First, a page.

Put down your coconut juice and reach for the ‘beverage of gods’

Since we hung the New York Times out to dry yesterday, let’s point you its way with a little more love and enthusiasm today.

This story caught out eye. How could it not? Key parts:

RATNAGIRI DISTRICT, India — When the cashew harvest starts here, the orchards clinging to the lush, wrinkled hills are blanketed by a brilliant yellow, orange and red carpet, created after farmers pluck the nut and toss its stem to the ground. There, the cashew apples, as the stems are known, quickly rot, except for a few used to brew a local spirit called feni that is popular in neighboring Goa.

This season, however, the carpet will be thinner because Pepsi is betting that the tangy, sweet juice from cashew apples can be the next coconut water or açaí juice.


Farmers here are a bit baffled by Pepsi’s interest in their cashew apples. While the cashew is a favorite nut worldwide, the so-called apple from which each nut grows is almost always left on the ground or thrown away, where it begins to ferment within 24 hours of picking. And the juice by itself, while highly nutritious, is abundant in tannins that impart an acrid taste.

“I thought it was a little strange that they wanted to buy cashew apples — but I didn’t like to question a new source of money,” said Sanjay Pandit, who together with his father, Hanumant Pandit, cultivates about 300 cashew trees in the village of Kondye.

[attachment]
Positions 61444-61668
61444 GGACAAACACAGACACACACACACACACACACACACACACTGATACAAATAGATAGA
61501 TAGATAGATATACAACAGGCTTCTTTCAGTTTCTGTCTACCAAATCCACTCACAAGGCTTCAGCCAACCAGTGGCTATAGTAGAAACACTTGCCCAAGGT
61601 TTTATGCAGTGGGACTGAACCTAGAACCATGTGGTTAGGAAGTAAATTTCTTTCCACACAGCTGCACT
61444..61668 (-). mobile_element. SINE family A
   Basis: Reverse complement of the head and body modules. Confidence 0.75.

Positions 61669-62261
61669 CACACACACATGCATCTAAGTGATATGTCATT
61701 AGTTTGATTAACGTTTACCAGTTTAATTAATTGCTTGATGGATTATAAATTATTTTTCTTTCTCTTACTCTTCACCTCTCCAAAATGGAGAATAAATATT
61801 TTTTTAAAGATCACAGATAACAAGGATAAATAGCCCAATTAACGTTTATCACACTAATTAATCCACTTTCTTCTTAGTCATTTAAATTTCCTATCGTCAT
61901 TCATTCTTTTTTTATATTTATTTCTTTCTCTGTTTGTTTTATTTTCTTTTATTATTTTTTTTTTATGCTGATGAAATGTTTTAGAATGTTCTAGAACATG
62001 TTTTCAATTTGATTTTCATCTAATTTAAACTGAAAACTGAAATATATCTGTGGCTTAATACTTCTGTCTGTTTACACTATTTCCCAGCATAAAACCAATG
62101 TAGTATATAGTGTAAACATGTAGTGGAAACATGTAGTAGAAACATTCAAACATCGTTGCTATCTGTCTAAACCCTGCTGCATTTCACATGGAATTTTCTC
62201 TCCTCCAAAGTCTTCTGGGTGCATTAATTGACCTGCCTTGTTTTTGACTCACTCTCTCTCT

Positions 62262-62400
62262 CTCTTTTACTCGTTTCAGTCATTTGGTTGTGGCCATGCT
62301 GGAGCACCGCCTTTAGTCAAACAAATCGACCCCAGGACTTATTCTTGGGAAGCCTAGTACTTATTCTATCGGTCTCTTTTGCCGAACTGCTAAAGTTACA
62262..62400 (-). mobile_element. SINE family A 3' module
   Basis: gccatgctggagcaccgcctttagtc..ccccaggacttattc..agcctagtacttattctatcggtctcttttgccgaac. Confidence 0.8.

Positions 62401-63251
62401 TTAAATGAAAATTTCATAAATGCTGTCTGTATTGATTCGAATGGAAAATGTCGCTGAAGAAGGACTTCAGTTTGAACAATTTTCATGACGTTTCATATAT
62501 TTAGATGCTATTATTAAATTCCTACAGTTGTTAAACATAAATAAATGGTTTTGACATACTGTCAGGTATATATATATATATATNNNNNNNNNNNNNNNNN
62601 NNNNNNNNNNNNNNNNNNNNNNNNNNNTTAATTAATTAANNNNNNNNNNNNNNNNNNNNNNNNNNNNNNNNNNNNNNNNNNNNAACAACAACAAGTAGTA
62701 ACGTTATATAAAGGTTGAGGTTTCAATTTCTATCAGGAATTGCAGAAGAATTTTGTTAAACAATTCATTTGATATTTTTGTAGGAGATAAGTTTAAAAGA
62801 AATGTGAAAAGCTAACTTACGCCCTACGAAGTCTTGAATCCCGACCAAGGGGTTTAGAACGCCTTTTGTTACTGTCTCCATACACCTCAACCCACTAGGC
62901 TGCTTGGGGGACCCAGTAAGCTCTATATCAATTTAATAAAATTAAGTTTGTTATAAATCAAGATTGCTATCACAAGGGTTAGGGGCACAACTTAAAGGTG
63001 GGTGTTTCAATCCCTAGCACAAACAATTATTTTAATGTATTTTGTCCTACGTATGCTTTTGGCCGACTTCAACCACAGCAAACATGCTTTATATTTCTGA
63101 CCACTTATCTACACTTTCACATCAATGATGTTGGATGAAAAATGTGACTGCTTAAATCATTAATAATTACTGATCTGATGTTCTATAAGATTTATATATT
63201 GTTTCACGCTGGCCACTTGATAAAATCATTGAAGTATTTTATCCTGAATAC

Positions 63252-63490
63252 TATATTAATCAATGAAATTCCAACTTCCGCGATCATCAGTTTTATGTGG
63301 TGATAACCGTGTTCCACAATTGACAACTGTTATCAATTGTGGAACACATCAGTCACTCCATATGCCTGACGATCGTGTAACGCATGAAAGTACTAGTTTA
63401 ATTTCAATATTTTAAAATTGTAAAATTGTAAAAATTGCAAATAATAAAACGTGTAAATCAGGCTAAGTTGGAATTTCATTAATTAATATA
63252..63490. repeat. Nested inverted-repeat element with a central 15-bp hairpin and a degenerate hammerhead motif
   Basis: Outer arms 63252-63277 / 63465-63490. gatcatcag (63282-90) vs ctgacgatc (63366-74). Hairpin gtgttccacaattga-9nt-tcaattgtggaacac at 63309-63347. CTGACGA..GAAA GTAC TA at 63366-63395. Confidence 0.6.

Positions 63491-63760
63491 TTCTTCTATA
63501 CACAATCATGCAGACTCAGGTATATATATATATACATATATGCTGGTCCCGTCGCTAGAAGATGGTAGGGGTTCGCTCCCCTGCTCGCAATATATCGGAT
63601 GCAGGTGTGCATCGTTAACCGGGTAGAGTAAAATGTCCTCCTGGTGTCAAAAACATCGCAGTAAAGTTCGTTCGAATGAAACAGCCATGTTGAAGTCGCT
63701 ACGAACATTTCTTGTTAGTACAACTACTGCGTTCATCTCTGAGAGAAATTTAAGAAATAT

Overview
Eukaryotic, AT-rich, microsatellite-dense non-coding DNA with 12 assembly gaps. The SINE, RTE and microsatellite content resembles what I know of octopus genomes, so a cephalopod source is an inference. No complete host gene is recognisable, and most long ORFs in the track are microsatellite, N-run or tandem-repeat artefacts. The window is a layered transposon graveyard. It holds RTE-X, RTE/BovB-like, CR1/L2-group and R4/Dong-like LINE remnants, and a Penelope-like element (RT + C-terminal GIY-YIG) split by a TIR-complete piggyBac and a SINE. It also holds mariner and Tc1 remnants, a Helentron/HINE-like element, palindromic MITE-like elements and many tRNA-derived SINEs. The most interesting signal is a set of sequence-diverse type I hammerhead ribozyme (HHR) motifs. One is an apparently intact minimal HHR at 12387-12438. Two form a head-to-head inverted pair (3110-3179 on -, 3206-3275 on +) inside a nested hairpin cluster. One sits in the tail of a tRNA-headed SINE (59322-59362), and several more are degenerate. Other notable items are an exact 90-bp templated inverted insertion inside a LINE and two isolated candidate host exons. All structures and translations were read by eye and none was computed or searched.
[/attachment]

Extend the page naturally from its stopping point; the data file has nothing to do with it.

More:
Pepsi stumbled across the fruit in Brazil a few years ago, when Mehmood Khan, its global head of research and development, was working there to get the company’s coconut water business up and running. A local supplier took him to a cashew orchard, where he saw the colorful apples and wondered how they could be used.

The big stumbling block, Pepsi learned, to any commercial use was the fruit’s quick fermentation. “That’s a risk for us — we can’t have Tropicana with alcohol in it,” Mr. Sarma said.

To help improve the farming, collection and rapid processing of the apples, Pepsi turned to the Clinton Foundation, which had expressed interest in the company’s efforts to incorporate small farmers into its global supply chains. Small farmers supply it with chickpeas in Ethiopia and corn and sunflowers in Mexico.

The story emphasizes the point that the local farmers are seeing their incomes rise thanks to the use of a new part of their harvest — so that’s a good. I’m anticipating that at least a few of you are turned off by Pepsi’s involvement, though.

I’m not sure how else something like this would develop, though. I suppose there is the occasional small business or innovative individual who happens upon something new. But it’s probably the exception rather than the rule.

Anyway — watch for “cashew apple juice,” coming to a Whole Foods near you soon.

Posted by Steve

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Two Ashtangis write about their practice and their teachers.

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